It's just the distributor caps and rotors. The CEL detects misfire, but cannot identify the obvious.
One more thing: if you wish to just clean the distributor cap, it almost always takes care of everything. But also remember to replace the plugs.
You will see that the plug gap has widened up to 45 and even 50/1,000ths. It should be closer to 28/1,000. When the plug gap opens, it will run just fine at cold start with a rich mixture, but once it defaults to the warm-run state, the leaner mixture will be hard to ignite when the plug gap is too wide.
So: get new plugs, clean the cap and rotor... and everything will be fine.
Be prepared to see quite a mess under the cap... you will wonder how it even ran with all the contamination under the cap.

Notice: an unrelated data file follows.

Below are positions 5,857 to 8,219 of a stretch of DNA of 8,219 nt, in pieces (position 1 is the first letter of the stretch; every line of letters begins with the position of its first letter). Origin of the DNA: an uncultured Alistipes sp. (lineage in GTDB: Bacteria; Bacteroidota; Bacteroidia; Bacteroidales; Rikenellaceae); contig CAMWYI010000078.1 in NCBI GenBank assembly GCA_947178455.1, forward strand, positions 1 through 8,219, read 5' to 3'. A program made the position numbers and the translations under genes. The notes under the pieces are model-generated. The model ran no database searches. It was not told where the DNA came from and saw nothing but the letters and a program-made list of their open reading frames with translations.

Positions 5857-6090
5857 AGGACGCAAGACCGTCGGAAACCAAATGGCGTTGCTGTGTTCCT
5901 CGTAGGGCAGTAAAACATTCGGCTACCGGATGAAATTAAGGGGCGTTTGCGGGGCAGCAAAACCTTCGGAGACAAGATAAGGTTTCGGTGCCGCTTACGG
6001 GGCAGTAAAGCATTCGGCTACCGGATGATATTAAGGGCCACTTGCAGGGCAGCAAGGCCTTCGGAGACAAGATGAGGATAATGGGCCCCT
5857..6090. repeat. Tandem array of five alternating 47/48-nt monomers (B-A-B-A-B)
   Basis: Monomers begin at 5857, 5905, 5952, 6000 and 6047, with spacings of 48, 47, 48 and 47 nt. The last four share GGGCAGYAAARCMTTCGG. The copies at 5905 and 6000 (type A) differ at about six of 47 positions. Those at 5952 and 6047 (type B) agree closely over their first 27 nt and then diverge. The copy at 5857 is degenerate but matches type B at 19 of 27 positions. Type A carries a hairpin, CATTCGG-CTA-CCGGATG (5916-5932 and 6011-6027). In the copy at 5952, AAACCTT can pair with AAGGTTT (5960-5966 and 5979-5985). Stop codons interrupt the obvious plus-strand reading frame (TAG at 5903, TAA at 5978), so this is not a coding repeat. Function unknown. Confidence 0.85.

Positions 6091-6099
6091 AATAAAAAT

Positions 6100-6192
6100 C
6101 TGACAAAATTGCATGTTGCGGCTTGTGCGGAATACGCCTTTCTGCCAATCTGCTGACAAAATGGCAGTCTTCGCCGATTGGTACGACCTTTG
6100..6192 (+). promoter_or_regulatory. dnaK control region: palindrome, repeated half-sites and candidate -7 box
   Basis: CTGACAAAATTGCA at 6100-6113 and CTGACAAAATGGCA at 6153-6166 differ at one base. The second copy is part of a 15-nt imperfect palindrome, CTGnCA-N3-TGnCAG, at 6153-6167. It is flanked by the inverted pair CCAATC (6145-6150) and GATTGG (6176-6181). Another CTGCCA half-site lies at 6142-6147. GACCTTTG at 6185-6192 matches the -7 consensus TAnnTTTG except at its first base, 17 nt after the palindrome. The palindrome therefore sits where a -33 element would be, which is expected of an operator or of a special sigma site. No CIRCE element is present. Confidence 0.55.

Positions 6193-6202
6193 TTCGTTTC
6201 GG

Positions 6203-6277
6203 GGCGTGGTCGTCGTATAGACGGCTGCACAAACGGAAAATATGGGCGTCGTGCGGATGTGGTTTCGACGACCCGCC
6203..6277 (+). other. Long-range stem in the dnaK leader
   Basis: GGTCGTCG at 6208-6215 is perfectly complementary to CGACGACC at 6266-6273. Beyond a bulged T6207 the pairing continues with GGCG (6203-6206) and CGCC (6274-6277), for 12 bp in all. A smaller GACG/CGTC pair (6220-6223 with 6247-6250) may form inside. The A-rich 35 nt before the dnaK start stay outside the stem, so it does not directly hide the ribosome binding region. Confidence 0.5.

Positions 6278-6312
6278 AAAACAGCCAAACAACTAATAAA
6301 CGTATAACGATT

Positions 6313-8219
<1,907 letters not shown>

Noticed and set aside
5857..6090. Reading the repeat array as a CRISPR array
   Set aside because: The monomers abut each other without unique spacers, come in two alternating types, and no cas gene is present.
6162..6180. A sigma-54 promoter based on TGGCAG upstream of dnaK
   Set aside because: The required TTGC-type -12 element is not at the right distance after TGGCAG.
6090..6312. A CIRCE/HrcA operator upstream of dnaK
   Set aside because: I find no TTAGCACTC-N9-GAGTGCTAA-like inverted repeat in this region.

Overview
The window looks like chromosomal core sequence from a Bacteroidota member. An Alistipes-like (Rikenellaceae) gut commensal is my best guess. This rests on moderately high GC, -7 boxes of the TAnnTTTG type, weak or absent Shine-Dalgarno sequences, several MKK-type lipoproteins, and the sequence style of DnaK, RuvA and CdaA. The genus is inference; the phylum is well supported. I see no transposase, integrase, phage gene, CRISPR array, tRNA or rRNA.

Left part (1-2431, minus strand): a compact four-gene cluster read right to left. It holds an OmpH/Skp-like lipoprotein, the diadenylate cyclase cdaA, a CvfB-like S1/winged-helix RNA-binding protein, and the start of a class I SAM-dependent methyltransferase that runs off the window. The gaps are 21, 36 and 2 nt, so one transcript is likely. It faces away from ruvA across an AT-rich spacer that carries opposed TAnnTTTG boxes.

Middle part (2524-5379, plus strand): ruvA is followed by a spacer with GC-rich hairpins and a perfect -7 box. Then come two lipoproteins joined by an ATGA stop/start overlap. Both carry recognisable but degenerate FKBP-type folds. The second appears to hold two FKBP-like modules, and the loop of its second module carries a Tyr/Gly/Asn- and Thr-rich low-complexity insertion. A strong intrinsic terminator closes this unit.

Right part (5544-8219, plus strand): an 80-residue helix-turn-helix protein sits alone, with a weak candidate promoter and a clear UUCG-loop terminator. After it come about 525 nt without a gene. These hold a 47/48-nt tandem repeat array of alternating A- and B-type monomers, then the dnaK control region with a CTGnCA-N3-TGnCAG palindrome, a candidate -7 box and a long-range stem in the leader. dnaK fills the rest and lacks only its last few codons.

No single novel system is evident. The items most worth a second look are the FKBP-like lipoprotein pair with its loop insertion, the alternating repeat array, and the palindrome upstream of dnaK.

I have a 93 500 SEL, and it has never seen the inside of a shop for anything other than normal service. It's the best car I have ever owned. It now has 127,000 miles on it, and still drives like new.
I purchased a 93 500SEL in Feb. 2014. Mint condition with 74,000 miles. It's 21 years old and looks and drives like it's newly broken in. In my view the last of the great 20th century Mercedes luxury cars. The look and feel of world class luxury. Totally love it, even more than the 1988 560 SL convertible that I purchased new. I've also owned several 300 series MBs. All were very dependable and great value when purchased used.
I would caution everyone not to have them serviced at a MB dealer. The local dealer here pays his mechanics on commission! The higher the charge to you, the more the mechanic makes! You can't get away without dropping a thousand or two if you go to a MB dealer. It's outrageous. There are usually guys around town who can service them at normal rates.